Earlier this year, the Special Rapporteur on human rights and the environment, and the Executive Director of UN Environment, jointly called for international recognition of the human right to a healthy environment.
In a General Comment on the rights of the child to the enjoyment of the highest attainable standard of health, the Committee on the Rights of the Child has called on all States to address the danger that environmental pollution poses to children’s health in all settings. It describes climate change as a driver of health disparities and one of the biggest threats to children’s health. The Committee addressed pollution directly in 2016, when it examined the impact of environmental toxicants on children’s rights.
Moreover, the Human Rights Committee, in its recent General Comment on the right to life, describes environmental degradation as one of “the most pressing and serious threats to the ability of present and future generations to enjoy the right to life.”
Eight years ago – following a General Comment by the Committee on Economic, Social and Cultural Rights which described the human right to water as a fundamental prerequisite for enjoyment of the right to health – the UN General Assembly recognized the human right to water and sanitation for the first time.
It is only a matter of time before the international community formally recognizes the universal right to a healthy environment, including to clean air.
Indeed, in the coming year, States will begin discussions about a potential Global Pact for the Environment, discussions with the human right to a healthy environment at their core.
Recognition of the human right to a healthy environment at the global level would help promote and protect the rights of everyone, everywhere.
It would extend to all people a right already recognized in 155 national jurisdictions and numerous regional legal instruments. It would help protect the very air we breathe.
Even in the absence of such global recognition, there is clearly a growing legal consensus, which demands a rights-based approach to air pollution. And just as clearly, there is growing cause for alarm, as illustrated throughout this first Global Conference.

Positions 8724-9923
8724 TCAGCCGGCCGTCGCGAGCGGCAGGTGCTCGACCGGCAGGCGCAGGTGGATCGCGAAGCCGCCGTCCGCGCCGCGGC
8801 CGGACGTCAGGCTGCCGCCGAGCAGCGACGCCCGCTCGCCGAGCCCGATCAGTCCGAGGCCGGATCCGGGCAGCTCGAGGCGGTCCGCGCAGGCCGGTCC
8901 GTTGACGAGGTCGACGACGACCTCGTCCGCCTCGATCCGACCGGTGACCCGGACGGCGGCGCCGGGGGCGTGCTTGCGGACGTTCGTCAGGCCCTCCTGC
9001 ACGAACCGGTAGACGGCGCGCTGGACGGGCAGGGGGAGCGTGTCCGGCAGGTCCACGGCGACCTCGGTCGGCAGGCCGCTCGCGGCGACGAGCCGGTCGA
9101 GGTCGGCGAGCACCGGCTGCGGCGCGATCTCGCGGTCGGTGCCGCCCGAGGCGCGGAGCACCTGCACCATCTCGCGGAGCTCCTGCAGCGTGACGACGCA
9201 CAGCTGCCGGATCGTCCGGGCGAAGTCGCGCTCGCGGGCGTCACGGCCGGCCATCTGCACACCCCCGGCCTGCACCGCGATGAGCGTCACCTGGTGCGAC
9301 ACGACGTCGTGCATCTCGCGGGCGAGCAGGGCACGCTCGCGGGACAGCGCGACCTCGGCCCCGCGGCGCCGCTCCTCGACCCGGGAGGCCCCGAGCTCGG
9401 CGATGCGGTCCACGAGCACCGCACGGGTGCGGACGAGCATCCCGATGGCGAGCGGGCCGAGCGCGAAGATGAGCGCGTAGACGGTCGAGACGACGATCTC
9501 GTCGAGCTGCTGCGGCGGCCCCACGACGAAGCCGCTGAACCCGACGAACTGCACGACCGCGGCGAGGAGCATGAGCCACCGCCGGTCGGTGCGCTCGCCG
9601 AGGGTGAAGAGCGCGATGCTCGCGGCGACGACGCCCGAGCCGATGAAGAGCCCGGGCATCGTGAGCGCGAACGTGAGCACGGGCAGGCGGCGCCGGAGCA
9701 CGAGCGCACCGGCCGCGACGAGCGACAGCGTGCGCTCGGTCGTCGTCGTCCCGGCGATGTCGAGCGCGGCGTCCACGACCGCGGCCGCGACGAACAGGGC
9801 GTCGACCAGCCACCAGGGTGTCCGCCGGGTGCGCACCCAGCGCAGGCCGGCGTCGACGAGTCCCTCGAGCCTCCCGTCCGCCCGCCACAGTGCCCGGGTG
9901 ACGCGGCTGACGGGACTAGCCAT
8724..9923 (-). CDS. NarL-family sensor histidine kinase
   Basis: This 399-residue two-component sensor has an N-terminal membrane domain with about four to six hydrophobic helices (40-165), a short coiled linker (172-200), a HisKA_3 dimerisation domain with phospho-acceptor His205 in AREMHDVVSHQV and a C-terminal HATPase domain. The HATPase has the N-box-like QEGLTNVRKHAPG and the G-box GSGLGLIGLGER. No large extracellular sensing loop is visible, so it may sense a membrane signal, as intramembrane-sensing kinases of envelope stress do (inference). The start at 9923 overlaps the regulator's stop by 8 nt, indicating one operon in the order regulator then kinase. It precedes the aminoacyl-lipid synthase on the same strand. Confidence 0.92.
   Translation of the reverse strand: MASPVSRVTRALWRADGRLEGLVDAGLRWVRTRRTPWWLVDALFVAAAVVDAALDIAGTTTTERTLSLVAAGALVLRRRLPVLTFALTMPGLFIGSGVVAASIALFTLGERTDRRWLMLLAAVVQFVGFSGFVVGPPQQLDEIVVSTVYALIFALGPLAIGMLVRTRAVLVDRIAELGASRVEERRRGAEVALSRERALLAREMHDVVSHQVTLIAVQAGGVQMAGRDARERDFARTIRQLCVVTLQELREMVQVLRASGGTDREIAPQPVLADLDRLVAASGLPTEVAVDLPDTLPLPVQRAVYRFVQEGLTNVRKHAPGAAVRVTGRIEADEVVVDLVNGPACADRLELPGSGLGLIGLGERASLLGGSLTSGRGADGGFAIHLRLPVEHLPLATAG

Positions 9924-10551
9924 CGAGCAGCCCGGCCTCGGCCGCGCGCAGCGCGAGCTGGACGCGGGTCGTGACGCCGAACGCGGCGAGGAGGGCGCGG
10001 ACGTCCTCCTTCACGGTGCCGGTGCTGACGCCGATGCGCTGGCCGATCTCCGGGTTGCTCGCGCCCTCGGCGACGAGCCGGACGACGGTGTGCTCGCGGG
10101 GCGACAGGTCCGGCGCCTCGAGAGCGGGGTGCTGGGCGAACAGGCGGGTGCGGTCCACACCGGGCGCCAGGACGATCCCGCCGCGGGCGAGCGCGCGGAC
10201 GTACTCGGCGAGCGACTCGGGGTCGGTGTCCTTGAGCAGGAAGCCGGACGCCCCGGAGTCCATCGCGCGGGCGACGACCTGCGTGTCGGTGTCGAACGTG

My Office is committed to ensuring the international community focuses on human rights based prevention, mitigation and solutions to air pollution.
In line with the Convention on the Rights of the Child, children’s best interests should guide decision-making. This requires minimizing their exposure to pollution, exercising precaution in the face of uncertainty and preserving the environment for current and future generations.
It is vital to expand the space for civil society to participate in environmental decision-making – in order to ensure better decisions, and decisions that are accountable.
As with all other areas of policy, States need to make evidence-based regulatory decisions that are transparent and free from conflicts of interest. They must avoid undue influence from different stakeholders, and ensure accountability for pollution-related harms.
In the event that pollution-related harms do occur, States should ensure that those harmed have access to effective remedies and enforce the “polluter pays” principle of accountability.
Importantly, international human rights law, and Principle 10 of the Rio Declaration on Environment and Development, establish that people affected by pollution have the right to participate in decision-making processes. They should be able access information and justice in environmental matters; and must be free from reprisals for exercising their rights. Today, this access is not available to many of those affected by pollution – including children and their parents.
My Office will continue to work to expand civil society space, and to ensure that environmental human rights defenders who seek justice for themselves or their communities are protected from threats, reprisals, harassment and physical harm.
We will support States in taking effective measures, nationally and through international cooperation, to prevent exposure to environmental harms such as air pollution through development of specific legislation; effective regulation; promotion of universal access to affordable and appropriate health care; and continuing efforts to ensure participation, access to information and access to remedy for those affected.
These are human rights imperatives. Thank you.